IEC 61850 Adoption Slow in North American Distribution Automation Market
Security concerns and federal governmental oversight have motivated rapid adoption of next-generation communications technologies in transmission assets in the U.S. NERC-CIP compliance
IMS Research forecasts newly-installed distribution automation (DA) electronics in the U.S. and Canada will continue to rely on DNP 3.0 LAN for years to come, even as IEC 61850 adoption becomes more mainstream in the transmission grid in North America and in all aspects of the grid in Latin America.
Security concerns and federal governmental oversight have motivated rapid adoption of next-generation communications technologies in transmission assets in the U.S. NERC-CIP compliance, has been an especially strong driver for rapid action by transmission organizations and their vendors. Likewise, in global markets outside North America, IEC61850 adoption has spread to medium voltage assets operated by large, often nationalized utility organizations. These organizations have made firm decisions to rationalize their equipment stock towards these new communications standards and have the capital and manpower to accomplish decisive change.
By stark contrast, medium voltage assets, from the distribution substations through the advanced metering infrastructure (AMI), are under the authority of a range of state and regional authorities in North America. Understandably, standardization has been slower to develop under these circumstances. Much of the automation equipment currently installed in the medium voltage networks there has been in the field for only a few years, or has not been integrated into broad protection and control schemes supporting new applications.
IMS Research Senior Analyst Donald Henschel comments, “The projections for all of the Americas indicate increasing rapid adoption of IEC61850 for distribution-level automation in the coming years, but a fair part of that shift will be driven by Latin America’s new equipment installations, as opposed to retrofit of existing North American distribution networks. These new standards are coming, but supplier and utility experience indicates that DNP3 LAN has substantial ongoing opportunity for the next several years.”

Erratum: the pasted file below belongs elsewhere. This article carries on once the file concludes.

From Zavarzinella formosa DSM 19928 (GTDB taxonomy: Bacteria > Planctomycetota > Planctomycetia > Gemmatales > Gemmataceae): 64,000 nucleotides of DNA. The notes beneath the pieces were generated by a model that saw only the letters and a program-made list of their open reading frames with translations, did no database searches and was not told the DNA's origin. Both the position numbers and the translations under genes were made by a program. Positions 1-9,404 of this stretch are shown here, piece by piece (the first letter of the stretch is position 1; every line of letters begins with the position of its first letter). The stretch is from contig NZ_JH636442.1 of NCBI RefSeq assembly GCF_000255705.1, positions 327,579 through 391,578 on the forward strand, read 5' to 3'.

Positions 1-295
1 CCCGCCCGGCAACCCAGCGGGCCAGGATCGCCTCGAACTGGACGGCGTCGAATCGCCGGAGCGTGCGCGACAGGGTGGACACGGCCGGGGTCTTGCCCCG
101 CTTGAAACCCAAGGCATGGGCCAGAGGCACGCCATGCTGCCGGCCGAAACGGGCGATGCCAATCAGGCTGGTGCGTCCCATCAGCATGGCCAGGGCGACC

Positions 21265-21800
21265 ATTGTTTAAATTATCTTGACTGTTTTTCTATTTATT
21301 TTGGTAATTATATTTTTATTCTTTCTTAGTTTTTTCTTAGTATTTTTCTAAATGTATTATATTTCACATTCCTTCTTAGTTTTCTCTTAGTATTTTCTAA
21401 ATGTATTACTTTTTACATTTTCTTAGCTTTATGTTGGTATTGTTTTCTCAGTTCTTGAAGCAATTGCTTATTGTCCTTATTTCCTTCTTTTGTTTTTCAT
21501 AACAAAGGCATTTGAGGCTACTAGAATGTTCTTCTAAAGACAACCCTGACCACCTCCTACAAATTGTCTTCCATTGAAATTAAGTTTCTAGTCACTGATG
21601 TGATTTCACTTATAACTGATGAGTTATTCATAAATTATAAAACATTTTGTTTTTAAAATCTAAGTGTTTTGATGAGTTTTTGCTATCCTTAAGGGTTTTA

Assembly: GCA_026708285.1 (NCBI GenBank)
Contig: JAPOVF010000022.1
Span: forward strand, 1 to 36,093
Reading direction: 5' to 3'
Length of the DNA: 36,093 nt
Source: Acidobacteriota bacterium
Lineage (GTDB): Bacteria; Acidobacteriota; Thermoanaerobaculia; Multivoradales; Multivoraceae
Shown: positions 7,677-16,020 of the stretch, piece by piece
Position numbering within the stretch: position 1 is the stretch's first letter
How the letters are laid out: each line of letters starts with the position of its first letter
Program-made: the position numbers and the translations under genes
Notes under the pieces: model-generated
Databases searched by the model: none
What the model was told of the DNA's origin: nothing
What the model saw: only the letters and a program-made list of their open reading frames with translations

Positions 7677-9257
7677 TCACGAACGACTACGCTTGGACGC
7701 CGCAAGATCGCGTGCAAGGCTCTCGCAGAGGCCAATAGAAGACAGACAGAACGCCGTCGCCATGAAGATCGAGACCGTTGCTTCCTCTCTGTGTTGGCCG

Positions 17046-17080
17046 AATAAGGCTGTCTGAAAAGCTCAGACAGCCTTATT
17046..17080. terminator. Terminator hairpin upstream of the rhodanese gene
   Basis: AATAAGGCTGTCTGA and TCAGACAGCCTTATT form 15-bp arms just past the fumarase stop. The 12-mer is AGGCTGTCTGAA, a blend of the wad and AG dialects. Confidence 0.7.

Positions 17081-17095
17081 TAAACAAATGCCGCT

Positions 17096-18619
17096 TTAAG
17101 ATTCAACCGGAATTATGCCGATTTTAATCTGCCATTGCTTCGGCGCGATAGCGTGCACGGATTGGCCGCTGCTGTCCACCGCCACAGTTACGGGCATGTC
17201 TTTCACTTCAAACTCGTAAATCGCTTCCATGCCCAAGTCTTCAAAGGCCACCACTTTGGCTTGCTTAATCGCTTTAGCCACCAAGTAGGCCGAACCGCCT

U.S. utility organizations were deeply affected by the passage and payout of the American Recovery and Reinvestment Act of 2009 (ARRA), and many hurried to make substantial changes in their medium voltage and metering systems during that period. As ARRA funding is winding down, some utility organizations, accustomed to long equipment lifecycles, are understandably cautious about moving to any new technologies or standards for the short term.
At issue is the demonstrable business value of some of these next generation networks and protocols. Henschel continues, “The opportunity for Ethernet-connected devices continues to grow in North America’s medium voltage networks, but what utilities decide to do with these new assets and how they go about extracting maximum value from this equipment remains to be seen. We know that they will be more demanding of their AMI and DA solutions than during the ARRA days, and look forward to observing a new wave of need-based automation improvements.”
This market analysis comes from a combination of studies produced within IMS Research and IHS. Annual shipments of new feeder and distribution substation automation equipment, including reclosers, protective relays, capacitor bank and voltage regulator controllers, etc. are analyzed first for Ethernet vs. serial communications usage at the install point, then for Ethernet protocol adoption.
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